The meaning of a sentence is derived from the meanings of its individual words together with its syntactic structure and surrounding context. The interactions of those elements raise important issues for any theory of understanding:
This chapter starts with examples that illustrate the semantic patterns that must be represented in the lexicon. It then shows how the canonical graphs, which represent the patterns associated with concept types, interact with syntactic and pragmatic information to determine the meaning of sentences in context, resolve ambiguities, and represent metaphor, metonymy, and anaphora.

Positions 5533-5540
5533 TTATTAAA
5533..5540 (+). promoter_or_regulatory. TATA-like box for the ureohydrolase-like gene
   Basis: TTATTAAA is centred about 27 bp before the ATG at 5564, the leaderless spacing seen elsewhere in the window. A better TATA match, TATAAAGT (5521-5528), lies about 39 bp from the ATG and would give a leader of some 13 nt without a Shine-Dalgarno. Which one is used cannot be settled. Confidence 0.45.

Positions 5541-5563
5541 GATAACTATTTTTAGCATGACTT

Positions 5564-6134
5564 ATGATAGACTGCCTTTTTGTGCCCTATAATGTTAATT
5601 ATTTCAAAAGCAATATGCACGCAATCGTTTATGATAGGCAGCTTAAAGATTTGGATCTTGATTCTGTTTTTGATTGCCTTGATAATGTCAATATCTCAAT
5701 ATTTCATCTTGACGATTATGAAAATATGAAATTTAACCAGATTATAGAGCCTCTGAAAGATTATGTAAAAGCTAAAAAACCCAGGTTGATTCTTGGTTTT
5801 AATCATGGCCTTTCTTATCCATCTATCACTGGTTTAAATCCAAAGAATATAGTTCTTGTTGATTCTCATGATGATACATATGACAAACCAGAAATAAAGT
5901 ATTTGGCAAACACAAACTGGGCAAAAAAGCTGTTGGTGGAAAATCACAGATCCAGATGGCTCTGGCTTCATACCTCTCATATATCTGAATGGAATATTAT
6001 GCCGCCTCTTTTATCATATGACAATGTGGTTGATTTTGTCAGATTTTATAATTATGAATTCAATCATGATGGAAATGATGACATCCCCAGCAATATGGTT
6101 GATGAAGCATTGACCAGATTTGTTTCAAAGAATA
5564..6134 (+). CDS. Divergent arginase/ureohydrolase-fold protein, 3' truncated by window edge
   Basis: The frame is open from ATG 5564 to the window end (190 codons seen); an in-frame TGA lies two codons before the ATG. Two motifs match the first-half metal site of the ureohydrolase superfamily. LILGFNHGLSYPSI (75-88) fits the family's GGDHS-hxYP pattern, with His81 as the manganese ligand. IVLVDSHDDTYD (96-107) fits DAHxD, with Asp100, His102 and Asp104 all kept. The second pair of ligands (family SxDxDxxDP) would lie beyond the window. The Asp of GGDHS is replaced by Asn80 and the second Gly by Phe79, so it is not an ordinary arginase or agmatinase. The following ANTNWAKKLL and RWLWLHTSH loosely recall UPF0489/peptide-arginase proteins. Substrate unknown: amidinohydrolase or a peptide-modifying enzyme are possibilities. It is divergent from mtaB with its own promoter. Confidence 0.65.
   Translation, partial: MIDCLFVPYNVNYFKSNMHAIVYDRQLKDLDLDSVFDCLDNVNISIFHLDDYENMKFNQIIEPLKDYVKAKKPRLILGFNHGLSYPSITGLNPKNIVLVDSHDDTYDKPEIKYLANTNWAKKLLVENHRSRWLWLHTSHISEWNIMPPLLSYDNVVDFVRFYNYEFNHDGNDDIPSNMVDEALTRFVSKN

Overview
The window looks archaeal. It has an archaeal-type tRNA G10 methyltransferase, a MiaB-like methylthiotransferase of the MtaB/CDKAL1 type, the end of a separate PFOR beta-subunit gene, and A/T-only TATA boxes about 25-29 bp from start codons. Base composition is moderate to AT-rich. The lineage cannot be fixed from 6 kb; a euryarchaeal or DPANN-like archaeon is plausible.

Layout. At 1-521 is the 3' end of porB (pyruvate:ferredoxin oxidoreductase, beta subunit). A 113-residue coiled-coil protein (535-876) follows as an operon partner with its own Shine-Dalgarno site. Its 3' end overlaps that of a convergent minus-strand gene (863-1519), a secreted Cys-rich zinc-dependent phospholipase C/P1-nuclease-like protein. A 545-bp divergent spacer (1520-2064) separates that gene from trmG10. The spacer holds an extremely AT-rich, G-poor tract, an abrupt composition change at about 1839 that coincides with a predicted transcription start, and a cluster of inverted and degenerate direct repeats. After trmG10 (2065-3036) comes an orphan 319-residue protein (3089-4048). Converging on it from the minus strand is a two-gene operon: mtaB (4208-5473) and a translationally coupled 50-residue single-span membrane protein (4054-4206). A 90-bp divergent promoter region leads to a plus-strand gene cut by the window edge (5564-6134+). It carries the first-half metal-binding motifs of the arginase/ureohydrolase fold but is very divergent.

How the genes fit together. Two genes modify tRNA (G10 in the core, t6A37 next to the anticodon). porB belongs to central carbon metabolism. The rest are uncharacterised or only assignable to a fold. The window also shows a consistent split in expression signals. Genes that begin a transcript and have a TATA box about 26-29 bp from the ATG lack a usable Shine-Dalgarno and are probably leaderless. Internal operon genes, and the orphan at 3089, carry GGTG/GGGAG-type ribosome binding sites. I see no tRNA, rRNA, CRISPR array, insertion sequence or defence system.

For an overview of material that will be incorporated in this chapter, see the papers by Sowa in the reference section.
Go back to Introduction, to Part I: Problems and Issues, or to Part II: Representations.
Send comments to John F. Sowa.